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Do You Have A Chronic Lung Disease?

Do You Have A Chronic Lung Disease?

Approximately 150,000 people in New Zealand have a chronic lung disease but don't know they do. Could you be one of them?

Of the over 200,000 people estimated to have COPD (Chronic Obstructive Pulmonary Disease) only about 1 in 4 or 5 have had their condition accurately diagnosed.

The Asthma and Respiratory Foundation of New Zealand, as part of Asthma and Respiratory Week (16-22 March), is encouraging people to assess whether or not they are at risk for COPD and to have a breathing test to reveal this.

Professor Ian Town, Foundation Medical Director says that four factors: being a smoker or an ex-smoker; being breathless more easily than others your age; bringing up phlegm most days; and being over 40, are indicators of being at risk for COPD - a chronic lung disease that includes emphysema and chronic bronchitis.

"If you have two or more of these factors then you should consult your doctor, asthma society or health care professional as irreversible damage to the lungs makes early detection and diagnosis of COPD particularly important.

"If we can get people who have COPD, but don't know they do, to recognise and discuss their symptoms with a health professional, further damage to their lungs may be prevented and their current quality of life can be preserved for as long as possible," says Professor Town.

People with COPD may experience not only shortness of breath but also difficulty eating and exercising, difficulty in maintaining daily activities and weight loss. Some even require continuous oxygen and many are forced into premature retirement.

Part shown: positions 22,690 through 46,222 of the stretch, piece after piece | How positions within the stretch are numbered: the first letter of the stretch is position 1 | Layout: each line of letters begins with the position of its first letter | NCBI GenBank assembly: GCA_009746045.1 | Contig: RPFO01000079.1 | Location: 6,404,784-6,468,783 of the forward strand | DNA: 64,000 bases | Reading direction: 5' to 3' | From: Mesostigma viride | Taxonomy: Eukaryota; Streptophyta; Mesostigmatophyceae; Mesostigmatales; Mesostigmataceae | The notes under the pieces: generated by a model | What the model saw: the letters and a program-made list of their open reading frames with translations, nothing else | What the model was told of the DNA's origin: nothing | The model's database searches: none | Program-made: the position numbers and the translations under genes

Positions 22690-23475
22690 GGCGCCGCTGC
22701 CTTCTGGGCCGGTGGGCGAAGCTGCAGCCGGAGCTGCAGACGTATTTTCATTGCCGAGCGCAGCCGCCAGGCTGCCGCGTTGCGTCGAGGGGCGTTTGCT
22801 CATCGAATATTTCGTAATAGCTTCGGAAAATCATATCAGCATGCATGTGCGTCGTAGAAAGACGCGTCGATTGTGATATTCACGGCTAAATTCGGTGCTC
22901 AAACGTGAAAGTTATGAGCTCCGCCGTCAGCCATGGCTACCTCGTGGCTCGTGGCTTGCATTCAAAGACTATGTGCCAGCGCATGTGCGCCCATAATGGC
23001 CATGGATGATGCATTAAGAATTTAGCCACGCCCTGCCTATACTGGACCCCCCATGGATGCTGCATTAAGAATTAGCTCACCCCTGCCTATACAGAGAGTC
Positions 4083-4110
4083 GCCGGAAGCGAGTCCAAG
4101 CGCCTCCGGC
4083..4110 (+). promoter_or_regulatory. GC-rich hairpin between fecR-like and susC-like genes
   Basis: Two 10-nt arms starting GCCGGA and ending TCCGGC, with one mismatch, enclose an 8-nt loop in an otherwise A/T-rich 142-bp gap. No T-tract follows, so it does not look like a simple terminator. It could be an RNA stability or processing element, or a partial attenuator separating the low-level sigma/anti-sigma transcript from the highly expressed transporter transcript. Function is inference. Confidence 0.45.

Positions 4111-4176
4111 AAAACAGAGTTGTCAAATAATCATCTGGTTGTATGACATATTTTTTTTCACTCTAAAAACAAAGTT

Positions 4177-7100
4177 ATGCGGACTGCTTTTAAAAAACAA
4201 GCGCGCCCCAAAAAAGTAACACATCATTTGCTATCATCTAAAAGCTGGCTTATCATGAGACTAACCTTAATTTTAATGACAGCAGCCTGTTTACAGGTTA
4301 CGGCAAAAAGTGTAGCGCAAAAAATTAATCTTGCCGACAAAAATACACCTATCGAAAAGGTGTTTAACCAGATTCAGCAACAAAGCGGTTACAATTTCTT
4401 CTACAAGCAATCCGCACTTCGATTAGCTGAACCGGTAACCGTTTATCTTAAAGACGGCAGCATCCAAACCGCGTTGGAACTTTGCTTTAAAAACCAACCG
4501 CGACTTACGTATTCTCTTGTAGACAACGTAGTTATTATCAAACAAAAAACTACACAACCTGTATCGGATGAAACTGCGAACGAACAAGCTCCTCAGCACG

Kevin Wilson says that being diagnosed with COPD eight years ago was all he needed to finally quit smoking. Mr Wilson requires an oxygen supply for a minimum of 16 hours daily because of this condition.

"I am sure that there are other people out there that still smoke and who would, like me, give up immediately if they knew they had this condition."

Professor Town says that smoking is the most important risk factor for COPD and therefore stopping smoking is the most significant factor in slowing the progression of the disease. Tobacco smoking causes about 85% of all cases of COPD.

The Asthma and Respiratory Foundation also wants the primary health care sector to take the lead in achieving better diagnosis and management of people with COPD. In particular, this means that all smokers should have this noted on their medical records and those over the age of 35 should undergo annual spirometry to identify those who are developing airflow obstruction. All smokers need to be encouraged and supported to quit smoking.

A recent report commissioned by the Asthma and Respiratory Foundation in conjunction with the Thoracic Society of Australia and New Zealand (New Zealand Branch) shows that COPD is a growing and alarming health issue in New Zealand - the impact of which has been greatly underestimated.